Elton John, Don’t Shoot Me, I’m Only the Piano Player

Barry Walters

By Barry Walters

on 09.24.12 in Reviews

Don't Shoot Me I'm Only The Piano Player

Elton John

Despite the consistency of 1972′s Honky Château, Elton’s next album gets mighty mixed, both stylistically and qualitatively. This early-1973 release features what was then his most energetic material, as well as his slickest, and in each case that’s both good and bad. Its first single, the Fonz-anticipating ’50s corn of “Crocodile Rock,” hasn’t aged well, unlike its less-derivative and more rocking B-side, “Elderberry Wine.” The second one, the impeccably-produced “Daniel,” remains a definitive slice of breezy ’70s smoothness that’s one nautical reference away from inventing yacht rock.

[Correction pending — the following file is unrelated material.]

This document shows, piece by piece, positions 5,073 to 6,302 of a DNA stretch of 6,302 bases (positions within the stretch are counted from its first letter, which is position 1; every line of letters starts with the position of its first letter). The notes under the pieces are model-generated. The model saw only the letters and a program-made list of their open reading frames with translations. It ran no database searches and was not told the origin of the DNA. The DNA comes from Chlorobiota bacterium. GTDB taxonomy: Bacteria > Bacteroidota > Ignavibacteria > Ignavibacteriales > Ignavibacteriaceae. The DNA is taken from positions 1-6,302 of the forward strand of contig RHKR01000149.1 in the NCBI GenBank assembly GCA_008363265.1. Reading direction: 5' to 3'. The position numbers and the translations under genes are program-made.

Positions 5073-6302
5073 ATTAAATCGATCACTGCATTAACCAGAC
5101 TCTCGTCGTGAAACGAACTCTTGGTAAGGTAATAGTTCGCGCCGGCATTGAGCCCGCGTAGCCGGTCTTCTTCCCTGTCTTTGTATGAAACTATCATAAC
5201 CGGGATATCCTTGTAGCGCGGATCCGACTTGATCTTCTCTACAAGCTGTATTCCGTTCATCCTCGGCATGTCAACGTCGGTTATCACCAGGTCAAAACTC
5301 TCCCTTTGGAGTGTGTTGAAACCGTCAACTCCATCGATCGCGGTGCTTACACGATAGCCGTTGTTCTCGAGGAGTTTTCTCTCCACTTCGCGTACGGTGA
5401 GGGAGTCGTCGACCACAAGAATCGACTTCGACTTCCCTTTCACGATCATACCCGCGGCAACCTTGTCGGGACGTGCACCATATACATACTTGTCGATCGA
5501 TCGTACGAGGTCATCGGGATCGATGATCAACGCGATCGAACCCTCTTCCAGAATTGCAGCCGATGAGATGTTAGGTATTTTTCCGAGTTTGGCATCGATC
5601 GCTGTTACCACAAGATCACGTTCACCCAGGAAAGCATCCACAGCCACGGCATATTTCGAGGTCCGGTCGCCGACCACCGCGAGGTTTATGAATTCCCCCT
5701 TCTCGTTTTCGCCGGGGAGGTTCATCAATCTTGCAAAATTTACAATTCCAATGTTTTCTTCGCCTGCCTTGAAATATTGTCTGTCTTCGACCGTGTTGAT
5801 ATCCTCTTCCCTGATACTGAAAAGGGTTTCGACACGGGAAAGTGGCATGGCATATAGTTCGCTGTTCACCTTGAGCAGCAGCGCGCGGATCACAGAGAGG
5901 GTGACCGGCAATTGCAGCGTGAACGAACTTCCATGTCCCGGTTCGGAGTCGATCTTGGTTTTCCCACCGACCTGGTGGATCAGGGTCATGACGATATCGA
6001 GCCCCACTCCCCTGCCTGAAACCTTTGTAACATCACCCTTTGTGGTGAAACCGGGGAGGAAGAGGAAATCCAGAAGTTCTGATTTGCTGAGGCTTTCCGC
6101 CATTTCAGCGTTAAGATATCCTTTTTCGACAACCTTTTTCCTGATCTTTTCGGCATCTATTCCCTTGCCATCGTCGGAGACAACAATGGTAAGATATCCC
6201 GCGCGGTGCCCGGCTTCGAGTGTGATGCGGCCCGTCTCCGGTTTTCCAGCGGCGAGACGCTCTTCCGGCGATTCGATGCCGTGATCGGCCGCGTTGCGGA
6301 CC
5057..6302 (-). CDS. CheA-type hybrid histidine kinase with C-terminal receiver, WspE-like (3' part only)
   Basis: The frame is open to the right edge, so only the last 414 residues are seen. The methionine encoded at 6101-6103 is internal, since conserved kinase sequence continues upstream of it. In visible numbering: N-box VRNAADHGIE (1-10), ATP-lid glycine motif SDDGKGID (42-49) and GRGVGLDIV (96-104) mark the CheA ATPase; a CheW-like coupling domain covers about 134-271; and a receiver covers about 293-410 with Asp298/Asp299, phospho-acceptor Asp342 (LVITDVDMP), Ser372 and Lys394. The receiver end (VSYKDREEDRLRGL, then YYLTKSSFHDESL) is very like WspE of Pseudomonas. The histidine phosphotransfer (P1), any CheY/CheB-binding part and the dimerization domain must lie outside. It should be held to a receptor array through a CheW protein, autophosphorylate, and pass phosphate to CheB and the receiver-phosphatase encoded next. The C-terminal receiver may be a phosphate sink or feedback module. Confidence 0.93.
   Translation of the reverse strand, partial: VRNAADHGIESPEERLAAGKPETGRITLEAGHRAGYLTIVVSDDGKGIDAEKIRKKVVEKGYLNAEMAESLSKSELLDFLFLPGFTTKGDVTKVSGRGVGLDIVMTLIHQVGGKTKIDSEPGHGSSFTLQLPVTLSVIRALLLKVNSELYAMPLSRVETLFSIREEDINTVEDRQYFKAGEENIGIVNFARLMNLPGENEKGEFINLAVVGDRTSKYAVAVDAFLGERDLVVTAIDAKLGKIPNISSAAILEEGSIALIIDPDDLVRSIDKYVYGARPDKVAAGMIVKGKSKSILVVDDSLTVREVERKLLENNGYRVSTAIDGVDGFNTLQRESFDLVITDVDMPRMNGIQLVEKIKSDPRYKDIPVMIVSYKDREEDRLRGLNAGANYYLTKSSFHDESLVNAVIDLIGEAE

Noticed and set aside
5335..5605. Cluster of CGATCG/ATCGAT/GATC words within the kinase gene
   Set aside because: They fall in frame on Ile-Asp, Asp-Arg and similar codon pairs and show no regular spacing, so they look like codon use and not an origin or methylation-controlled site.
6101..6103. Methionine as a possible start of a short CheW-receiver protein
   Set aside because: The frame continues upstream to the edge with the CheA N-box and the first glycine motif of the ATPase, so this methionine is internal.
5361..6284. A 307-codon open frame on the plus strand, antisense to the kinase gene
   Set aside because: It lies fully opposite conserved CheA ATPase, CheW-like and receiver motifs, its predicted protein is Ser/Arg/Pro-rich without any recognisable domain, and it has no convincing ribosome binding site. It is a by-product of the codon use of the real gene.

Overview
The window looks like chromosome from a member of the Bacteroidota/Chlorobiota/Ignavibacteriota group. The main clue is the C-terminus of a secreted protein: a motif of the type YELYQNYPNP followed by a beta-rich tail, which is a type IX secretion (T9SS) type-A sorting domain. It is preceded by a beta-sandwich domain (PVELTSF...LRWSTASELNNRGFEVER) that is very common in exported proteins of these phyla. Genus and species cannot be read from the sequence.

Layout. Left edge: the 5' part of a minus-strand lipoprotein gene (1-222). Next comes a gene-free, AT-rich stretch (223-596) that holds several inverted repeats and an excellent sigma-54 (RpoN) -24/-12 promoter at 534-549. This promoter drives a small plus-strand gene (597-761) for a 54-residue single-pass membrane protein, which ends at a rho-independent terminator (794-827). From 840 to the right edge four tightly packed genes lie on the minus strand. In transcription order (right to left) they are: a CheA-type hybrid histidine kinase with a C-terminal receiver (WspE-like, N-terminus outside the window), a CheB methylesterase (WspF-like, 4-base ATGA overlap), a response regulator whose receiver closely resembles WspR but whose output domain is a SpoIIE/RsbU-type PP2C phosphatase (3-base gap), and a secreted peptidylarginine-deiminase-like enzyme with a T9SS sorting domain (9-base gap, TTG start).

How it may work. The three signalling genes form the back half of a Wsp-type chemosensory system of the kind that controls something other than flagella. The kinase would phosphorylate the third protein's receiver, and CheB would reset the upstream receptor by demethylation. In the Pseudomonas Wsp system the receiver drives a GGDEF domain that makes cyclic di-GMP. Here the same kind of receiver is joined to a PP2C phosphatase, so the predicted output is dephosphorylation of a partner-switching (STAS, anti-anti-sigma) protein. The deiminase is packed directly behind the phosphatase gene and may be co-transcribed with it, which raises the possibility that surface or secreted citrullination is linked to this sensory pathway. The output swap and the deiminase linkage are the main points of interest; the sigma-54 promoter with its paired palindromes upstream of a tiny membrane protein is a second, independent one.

Mighty mixed, both stylistically and qualitatively

Don’t Shoot Me anticipates Goodbye Yellow Brick Road‘s eclecticism while suggesting Elton wasn’t always ready to pull it off just yet. He’s experimenting more vocally as the band ramps up its guitars and overall dexterity, yielding winners like the simultaneously bouncy yet yearning “Teacher I Need You” as well as misfires such as “Texan Love Song” — a convincing murderous redneck Elton is not.